Double Check Your Prescriptions

During the past few years, we have seen a dramatic increase in the number of cases our firm is handling involving pharmacists incorrectly filling prescriptions. With the advances in technology that many pharmacies now use, many customers believe that there is less likelihood of receiving an incorrectly filled prescription than in the past. However, many pharmacies are short staffed and there is currently a nationwide shortage of pharmacists.


The cases that our office have handled show the type of mistakes that pharmacies make. An elderly client was given a medication for 3 consecutive months that aggravated his pre – existing digestive condition, instead of the medication that was supposed to help control his condition. The evidence in this case was shocking because it showed that not only had the pharmacy given our client the incorrect medication, but during the applicable time period, it had given every customer that used the medication our client was taking the wrong medication. The pharmacy filled each prescription from a central supply which contained the wrong medication. The condition of several patients may have significantly worsened, yet they may not have identified the cause.


In another case, the patient’s prescription for a common sleeping pill was filled with a arthritis medication. Unfortunately, our client was allergic to this medication and ended up in the hospital with a life-threatening condition. Maybe, the most common error we see is patients being given the incorrect dosage of a medication. We have seen clients given medication with a dosage of 10 times the prescribed strength. Such a drastic error often results in serious injuries to the patient.


Once an incorrect medication is taken, it often difficult for the patient’s physician to identify the cause of the patient’s condition. In fact, it is often the patient or the patient’s family that ultimately discovers the error. This discovery often happens after the patient returns home from the hospital where he or she was treated for the condition caused by taking the wrong medication. During the hospitalization, the hospital often furnishes the correct medication. Therefore, the patient improves and the health care providers have a difficult time reaching a concrete diagnosis.


From our review of incorrectly filled prescription cases, we can offer some advice on how to reduce your chances of having a prescription incorrectly filled. First, we have seen mistakes made by both local pharmacies and large national chains. Secondly, mistakes are likely to happen when a patients prescription is changed to a similar or generic medication. The patient expects a different looking pill and is not alarmed when a different pill is given. In addition, if the patient questions the pharmacy, their staff may also not be alarmed. We have seen more than one patient given assurances that their medication was correct when it was not.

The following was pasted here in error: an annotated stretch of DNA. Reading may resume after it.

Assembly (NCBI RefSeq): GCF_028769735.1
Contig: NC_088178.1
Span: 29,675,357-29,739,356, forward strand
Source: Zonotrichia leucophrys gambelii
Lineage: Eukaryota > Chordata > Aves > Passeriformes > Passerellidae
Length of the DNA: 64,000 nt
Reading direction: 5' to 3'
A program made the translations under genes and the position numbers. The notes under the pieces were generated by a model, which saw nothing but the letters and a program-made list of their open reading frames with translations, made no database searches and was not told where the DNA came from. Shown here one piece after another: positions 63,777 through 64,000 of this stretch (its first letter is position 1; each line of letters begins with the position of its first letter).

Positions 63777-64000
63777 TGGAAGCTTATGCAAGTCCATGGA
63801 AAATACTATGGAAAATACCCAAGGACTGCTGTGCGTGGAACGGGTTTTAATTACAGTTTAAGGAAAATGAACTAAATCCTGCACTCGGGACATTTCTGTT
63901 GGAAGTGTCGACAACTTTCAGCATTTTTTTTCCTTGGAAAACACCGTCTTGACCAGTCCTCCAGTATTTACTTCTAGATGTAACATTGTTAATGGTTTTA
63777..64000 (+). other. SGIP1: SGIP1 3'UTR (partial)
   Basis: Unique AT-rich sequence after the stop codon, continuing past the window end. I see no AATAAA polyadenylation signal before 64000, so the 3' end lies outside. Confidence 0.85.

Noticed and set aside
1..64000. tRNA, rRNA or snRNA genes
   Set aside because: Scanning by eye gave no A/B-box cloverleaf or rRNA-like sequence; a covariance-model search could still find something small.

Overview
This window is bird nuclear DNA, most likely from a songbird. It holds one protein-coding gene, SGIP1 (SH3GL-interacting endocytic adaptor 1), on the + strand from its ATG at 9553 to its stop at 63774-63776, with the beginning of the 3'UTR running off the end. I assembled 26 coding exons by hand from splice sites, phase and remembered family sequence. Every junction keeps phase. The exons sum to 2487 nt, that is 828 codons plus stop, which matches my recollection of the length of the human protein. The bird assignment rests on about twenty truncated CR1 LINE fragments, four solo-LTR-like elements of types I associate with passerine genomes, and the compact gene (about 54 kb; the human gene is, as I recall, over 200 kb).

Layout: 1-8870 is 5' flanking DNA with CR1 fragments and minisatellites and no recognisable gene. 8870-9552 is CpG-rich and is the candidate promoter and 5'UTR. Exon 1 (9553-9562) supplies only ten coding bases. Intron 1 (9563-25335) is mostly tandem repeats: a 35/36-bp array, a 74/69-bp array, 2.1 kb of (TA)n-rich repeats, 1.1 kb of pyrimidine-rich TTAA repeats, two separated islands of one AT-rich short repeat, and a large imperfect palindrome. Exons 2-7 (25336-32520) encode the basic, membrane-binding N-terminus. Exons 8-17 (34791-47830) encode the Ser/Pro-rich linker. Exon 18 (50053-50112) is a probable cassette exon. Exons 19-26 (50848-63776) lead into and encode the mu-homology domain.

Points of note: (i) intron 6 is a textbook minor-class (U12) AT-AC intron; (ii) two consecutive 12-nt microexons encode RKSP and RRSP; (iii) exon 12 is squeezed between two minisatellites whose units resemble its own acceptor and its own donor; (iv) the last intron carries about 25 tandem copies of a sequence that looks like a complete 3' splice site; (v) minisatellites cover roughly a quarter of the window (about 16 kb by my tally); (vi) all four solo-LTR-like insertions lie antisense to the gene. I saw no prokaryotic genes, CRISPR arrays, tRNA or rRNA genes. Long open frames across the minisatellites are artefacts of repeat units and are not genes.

Examine each prescription closely to see if the pill appears to be correct. Many pharmacies now provide a description of the pill in literature provided with the prescription. If that is not available, there are numerous websites that provide the necessary information to identify a medication. There are also reference books available with this information. Unfortunately, many elderly people take numerous medications and may not notice or cannot see the slight differences in appearance of many medications.


If you or your family member becomes ill and the cause is not clear, investigate each medication that the family member is taking. Should you have any suspicions, immediately discuss them with your physician. Ask a friend or relative who is knowledgeable about health care to review the suspicious medication.


Should you discover that you or a family member has been given the wrong medication, report the error immediately to the treating physicians. Keep the prescription bottle, any literature that came with the medication, and the medication in a safe place. It is permissible to show the medication to your doctor, but make sure that you ultimately keep it as it will be important evidence if a suit is necessary. Report the error in a polite manner to the pharmacy. However, do not let the pharmacist keep the medication, the bottle or literature that you received with the prescription. Do not give any statements to the pharmacy or any investigators it retains.


Thankfully, many incorrect prescriptions are identified before any serious permanent damage results.

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